I moved to Australia early this year (Jan 2008), so not much progress has happened on this project other than a few new ideas!
I have recently been monitoring the activities of the QRSS Knights (link) who operate mW level transmitters, mostly on 30m (10.14MHz). I will possibly move the transmitter to this band, and look at some other modulation schemes such as Hell or WSPR. I was recently sent some 30m band crystals from QRSS Knight Paolo in Italy (thanks Paolo!), so hope to put these to use soon.
The expectation is that the hardware will fly away, never to be seen again. A solar balloon can fly all day, and hence it is likely to end up somewhere in the pacific. Hence one of the goals is to keep the hardware cost very low and to keep the hardware very light. Current target is for less than $100 (NZ) and less than 200g.
The transmitter concept is simple. Use a CPU as a transmitter. The CPU has the ability to adjust its own clock frequency using a DAC output (generated from a PWM output) to control a varicap diode (in fact any diode works). Add an amplifier and a LP filter, and you have a frequency modulated transmitter!
The modulation system selected is DominoEX. This is a realitively new system developed by Murray (ZL1BPU) and Con (ZL2AFP). See http://www.qsl.net/zl1bpu/DOMINO/Index.htm. Software (using a PC soundcard) is available through this site.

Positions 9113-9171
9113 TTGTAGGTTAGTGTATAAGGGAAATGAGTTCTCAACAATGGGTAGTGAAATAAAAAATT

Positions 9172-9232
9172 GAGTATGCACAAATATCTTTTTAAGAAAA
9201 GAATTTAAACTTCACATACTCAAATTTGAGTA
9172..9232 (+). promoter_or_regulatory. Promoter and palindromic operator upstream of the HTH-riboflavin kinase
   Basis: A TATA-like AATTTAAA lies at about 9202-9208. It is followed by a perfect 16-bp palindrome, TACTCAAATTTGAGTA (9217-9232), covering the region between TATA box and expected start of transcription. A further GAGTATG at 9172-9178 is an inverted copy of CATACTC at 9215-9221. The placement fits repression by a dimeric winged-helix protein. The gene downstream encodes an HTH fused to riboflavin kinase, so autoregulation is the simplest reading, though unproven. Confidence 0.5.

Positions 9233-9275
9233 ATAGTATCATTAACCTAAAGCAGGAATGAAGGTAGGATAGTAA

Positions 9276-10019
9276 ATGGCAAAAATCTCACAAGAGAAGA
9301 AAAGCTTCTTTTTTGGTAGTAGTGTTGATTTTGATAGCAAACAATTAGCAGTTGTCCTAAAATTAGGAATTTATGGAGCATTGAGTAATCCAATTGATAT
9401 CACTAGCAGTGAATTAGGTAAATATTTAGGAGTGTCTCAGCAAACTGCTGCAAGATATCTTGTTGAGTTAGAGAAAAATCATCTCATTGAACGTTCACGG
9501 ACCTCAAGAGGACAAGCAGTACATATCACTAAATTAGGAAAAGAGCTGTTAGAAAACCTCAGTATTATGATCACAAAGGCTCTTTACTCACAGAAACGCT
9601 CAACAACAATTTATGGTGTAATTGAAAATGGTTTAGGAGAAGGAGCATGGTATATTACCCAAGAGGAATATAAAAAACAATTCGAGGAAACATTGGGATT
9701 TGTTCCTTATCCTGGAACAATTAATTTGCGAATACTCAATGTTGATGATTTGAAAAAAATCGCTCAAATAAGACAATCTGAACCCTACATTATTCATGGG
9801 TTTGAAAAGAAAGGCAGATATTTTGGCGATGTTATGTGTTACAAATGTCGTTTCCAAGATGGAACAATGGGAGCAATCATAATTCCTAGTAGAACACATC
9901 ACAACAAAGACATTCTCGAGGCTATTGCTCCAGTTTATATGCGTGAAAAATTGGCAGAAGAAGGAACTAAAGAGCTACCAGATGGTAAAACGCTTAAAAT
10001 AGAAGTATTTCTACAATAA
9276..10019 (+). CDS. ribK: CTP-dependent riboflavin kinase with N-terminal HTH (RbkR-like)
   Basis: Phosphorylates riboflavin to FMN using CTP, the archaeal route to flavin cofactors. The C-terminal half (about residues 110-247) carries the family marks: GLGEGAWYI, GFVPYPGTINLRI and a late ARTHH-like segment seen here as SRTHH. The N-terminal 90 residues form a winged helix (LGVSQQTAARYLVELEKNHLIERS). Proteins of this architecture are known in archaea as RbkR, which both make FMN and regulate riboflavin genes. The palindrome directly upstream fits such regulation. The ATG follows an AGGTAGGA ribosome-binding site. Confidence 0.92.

The transmitter uses DominoEX 4. This operates at about 4 baud, with 1 nibble per symbol, giving 16bps throughput. Tones are spaced about 8Hz apart. At present just a fixed message is transmitted. This will soon be enhanced with GPS location information. Transmission is on 3.58 MHz (or thereabouts), this being 1/4 of the CPU clock frequency of 14.31818MHz.
The prototype transmitted:
This is assembled from PCBs on hand. It's obviously not a flight version! The CPU used is an AVR 'ATmega8'. For now the RF amp and LPF use kits from http://partsandkits.com/ . It is all housed in an old AWA trunk radio module.
To calibrate the transmitter, a local reference oscillator (running at 1.842MHz - since that is what I had) is used to help measure the CPUs local clock. The software self calibrates the appropriate PWM setting for each of the 18 tones. The final unit will use the 1PPS (pulse-per-second) output from a GPS module as the calibration reference.
Some of the tasks to be done:
last update - 9 July 2008
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